Ann Petry's best-selling first novel, The Street, is the tragic
story of Lutie Johnson, a young black woman, and her
struggle to live decently and raise her son amidst the violence, poverty,
desperation, and racial discord of Harlem in the late 1940s.
Lutie's marriage falls apart after she takes a job as a live-in
nanny and maid in Connecticut, leaving her husband, Jim, and
her son behind. When Lutie finds out that Jim "has taken up
with another woman," she packs up her son and her things and
moves out. She eventually ends up on 116th Street, signing the
lease on the only apartment she can afford: three rooms in a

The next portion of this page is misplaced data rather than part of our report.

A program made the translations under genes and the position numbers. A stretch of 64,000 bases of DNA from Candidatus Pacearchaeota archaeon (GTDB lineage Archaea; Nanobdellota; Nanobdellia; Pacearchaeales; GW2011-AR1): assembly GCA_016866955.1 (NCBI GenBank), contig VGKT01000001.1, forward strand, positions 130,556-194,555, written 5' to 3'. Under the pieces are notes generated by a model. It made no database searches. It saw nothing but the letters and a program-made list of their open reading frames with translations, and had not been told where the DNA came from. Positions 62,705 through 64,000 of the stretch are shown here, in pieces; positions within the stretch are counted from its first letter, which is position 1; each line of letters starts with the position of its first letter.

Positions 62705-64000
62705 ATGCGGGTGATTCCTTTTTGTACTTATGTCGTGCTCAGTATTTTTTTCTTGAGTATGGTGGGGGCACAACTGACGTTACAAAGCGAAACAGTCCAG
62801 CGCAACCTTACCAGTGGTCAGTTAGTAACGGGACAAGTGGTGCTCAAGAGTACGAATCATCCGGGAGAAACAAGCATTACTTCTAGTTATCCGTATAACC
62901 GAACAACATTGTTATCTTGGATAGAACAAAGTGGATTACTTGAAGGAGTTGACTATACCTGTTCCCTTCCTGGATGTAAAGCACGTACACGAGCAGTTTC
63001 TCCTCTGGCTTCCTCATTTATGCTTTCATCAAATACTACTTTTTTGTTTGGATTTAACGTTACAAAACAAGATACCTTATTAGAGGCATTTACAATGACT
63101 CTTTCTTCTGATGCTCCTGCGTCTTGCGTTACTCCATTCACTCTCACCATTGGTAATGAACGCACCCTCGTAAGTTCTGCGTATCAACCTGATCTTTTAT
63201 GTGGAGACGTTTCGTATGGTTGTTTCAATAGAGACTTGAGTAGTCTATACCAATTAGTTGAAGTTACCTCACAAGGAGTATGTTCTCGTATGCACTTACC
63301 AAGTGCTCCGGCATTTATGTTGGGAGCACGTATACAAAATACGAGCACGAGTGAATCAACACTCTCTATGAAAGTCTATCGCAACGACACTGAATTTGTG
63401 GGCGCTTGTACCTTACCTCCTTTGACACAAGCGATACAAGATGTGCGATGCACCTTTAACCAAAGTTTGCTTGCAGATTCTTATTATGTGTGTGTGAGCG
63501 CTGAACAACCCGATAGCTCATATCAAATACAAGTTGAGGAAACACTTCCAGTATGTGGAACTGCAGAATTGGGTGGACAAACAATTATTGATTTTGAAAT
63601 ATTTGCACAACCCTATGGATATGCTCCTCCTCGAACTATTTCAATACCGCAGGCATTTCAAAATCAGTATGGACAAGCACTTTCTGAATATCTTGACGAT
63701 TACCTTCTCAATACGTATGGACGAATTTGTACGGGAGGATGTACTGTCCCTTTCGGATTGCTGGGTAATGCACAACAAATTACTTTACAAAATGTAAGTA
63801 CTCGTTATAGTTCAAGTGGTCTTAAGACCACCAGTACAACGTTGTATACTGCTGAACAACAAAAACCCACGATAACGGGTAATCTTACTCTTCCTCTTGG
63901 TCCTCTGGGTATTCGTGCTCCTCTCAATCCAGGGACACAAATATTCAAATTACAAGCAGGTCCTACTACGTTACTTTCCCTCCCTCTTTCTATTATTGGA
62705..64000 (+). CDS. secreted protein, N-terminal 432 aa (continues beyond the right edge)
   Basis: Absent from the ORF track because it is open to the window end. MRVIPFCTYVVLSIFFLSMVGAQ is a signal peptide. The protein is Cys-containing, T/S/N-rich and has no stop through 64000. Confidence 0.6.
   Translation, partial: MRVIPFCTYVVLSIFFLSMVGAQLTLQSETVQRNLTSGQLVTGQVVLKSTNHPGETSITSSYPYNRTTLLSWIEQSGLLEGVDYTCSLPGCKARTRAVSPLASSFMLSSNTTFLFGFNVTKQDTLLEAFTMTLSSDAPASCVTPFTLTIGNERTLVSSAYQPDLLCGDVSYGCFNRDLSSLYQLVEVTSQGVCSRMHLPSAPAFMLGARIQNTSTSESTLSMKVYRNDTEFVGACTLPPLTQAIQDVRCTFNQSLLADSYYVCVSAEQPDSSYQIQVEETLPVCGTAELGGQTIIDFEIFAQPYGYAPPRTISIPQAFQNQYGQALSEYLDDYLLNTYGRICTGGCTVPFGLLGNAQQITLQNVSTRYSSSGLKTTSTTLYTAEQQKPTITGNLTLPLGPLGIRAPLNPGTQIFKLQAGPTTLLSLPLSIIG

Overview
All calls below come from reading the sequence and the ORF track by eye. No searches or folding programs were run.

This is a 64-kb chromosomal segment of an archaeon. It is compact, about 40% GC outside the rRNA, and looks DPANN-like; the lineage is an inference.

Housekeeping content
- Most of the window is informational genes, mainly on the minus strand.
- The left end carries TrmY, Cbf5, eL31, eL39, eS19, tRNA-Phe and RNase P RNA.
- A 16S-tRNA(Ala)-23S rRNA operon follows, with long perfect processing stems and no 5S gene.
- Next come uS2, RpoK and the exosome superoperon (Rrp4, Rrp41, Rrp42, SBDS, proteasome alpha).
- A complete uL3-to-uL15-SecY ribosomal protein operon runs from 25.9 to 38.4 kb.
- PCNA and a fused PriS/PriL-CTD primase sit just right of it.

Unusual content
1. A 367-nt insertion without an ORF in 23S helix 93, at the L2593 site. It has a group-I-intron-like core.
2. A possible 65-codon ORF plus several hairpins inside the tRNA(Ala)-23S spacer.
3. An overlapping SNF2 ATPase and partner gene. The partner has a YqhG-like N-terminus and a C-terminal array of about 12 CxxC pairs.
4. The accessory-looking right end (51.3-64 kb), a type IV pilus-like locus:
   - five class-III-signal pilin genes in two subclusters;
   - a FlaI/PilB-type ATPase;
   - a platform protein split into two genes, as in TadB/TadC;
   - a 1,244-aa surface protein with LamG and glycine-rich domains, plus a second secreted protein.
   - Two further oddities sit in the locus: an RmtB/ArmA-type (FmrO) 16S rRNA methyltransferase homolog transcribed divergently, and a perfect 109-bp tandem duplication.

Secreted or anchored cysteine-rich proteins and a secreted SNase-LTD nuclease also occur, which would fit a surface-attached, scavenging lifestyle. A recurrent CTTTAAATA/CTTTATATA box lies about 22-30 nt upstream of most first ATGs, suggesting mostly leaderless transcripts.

building with narrow dark halls and prying, noisy neighbors.
Often compared to Richard Wright's Native Son for its stark
despair, The Street was the first book by an African American
female writer to sell over one million copies.
"One of the masterpieces of Black fiction...the fortunate republication of The Street will return this fine novelist to the critical ranks of major 20th-century writers." -- National Public Radio
From the Publisher
"A major literary invention . . . A truly great book." The Los Angeles Times
"Overflows with the classic pity and terror of good imaginative writing." The New York Times
"A powerful, uncompromising work of social criticism. To this day, few works of fiction have so clearly illuminated the devastating impact of racial injustice." -- Coretta Scott King
"A classic of American realism . . . The Street rushes toward its fatalistic climax like a train toward a washed-out bridge." Newsday